• All-inclusive––they cannot capture every individual user in a system

Click through for a sample persona…

Humans are multifaceted and complex. Human-centered design aims to capture and understand this complexity through research in order to design products, services, and experiences that meet users’ needs, and most importantly, solve their problems (see our HCD blog series for more on this!

User personas are a design tool that articulates this complexity by representing the human truths, the challenges, the backgrounds, and the influencing factors in a user’s life. The more realistic your personas, the more memorable and effective they are in building empathy among your team and clients. 

Ultimately, user personas are a realistic representation of your users and should not present an idealized version. They should also reflect the user’s perspective and voice––and not that of the business!


  • Characteristics

  • Values, Attitudes, and Beliefs

  • Behaviours

  • Motivations

  • Pain Points

  • Context

  • Technology/Tools

  • Tasks

How do user personas really differ from marketing personas?

A marketing persona focuses on an individual’s demographic information––like age and occupation, location, lifestyle and shopping preferences, online habits, and so on. These personas are usually presented as a range of traits (e.g. 19–30 years old, living in France or England). In a marketing context, these personas are great for determining who might buy a product or service. But they can also be idealistic, and do not really explain why an individual behaves in a specific way, or how the product or service might actually be used.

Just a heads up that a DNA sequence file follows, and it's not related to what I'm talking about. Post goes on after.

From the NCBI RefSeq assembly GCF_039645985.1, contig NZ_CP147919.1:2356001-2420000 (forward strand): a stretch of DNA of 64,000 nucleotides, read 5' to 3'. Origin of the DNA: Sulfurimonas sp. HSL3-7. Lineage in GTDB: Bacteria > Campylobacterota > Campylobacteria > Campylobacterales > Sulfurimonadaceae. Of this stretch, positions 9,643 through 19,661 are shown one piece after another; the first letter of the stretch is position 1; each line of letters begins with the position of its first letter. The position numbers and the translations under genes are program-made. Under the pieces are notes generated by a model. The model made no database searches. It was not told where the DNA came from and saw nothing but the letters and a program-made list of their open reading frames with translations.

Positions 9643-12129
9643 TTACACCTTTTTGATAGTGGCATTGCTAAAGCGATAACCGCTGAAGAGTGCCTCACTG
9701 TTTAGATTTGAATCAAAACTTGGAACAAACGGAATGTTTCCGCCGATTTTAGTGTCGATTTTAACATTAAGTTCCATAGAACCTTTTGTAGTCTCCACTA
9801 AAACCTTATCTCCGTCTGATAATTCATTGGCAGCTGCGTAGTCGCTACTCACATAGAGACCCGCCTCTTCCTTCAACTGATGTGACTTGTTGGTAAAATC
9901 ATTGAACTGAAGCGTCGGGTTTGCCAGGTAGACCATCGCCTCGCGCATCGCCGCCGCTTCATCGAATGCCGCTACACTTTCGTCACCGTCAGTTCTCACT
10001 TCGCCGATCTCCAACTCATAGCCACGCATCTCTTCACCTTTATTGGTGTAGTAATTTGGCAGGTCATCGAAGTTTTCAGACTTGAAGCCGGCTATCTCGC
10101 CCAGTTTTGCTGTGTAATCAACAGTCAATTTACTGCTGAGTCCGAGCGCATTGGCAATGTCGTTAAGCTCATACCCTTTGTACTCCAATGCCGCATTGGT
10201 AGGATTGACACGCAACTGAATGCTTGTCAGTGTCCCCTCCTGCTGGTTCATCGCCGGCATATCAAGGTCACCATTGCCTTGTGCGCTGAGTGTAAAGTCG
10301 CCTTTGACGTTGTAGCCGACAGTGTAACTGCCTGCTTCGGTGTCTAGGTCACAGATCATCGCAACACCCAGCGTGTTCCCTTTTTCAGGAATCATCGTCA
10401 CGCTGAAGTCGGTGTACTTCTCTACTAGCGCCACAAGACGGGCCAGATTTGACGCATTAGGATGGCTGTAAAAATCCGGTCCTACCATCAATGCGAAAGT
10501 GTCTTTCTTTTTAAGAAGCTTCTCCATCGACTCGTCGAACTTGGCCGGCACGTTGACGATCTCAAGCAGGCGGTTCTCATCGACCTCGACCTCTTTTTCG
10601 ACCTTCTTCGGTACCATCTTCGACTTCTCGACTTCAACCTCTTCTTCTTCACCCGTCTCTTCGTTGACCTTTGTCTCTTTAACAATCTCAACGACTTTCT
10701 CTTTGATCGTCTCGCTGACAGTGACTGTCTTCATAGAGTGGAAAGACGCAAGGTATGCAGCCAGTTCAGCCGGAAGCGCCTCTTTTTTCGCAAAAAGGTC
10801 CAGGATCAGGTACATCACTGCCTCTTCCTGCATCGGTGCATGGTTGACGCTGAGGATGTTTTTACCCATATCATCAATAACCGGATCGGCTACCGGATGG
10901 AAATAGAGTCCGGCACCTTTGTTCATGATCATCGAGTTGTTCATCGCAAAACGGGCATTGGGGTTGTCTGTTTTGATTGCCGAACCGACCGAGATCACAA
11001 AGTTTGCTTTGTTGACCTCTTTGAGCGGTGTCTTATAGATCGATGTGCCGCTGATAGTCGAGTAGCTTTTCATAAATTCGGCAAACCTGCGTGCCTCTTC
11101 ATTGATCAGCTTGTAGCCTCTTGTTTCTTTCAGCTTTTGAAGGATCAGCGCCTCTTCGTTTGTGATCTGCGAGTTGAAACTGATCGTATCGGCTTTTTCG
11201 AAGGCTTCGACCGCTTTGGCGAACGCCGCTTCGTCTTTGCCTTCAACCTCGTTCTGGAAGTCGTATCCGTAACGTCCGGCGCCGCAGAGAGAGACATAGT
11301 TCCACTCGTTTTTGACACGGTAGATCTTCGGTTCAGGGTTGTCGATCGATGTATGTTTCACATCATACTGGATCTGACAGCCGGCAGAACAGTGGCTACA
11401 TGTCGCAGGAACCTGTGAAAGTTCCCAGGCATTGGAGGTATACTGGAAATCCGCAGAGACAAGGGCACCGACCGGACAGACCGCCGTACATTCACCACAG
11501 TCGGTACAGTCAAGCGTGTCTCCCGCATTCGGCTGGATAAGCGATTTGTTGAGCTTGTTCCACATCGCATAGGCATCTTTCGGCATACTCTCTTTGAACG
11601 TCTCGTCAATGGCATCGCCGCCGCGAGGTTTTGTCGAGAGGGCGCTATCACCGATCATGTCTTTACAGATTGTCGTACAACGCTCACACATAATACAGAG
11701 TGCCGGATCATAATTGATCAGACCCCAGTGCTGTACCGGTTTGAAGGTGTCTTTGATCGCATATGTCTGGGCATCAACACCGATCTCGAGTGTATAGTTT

User personas offer more answers. Based on qualitative research with real-life individuals, user personas explore a single user’s goals, needs, pain points, and behaviours. Typically, they tell a story about a user’s background, why they behave in a certain way, and what they care about and need. In a project setting, these personas can be extremely useful for giving all team members a sense of how users might use a product or service. Design-based user personas offer many more opportunities for innovation and product or service development.

Table of Marketing Personas versus User Personas

User interviews are a great tool for developing personas! Learn how to get started with our free Plan A Stellar User Interview Workbook.

5 Reasons user personas are so valuable for business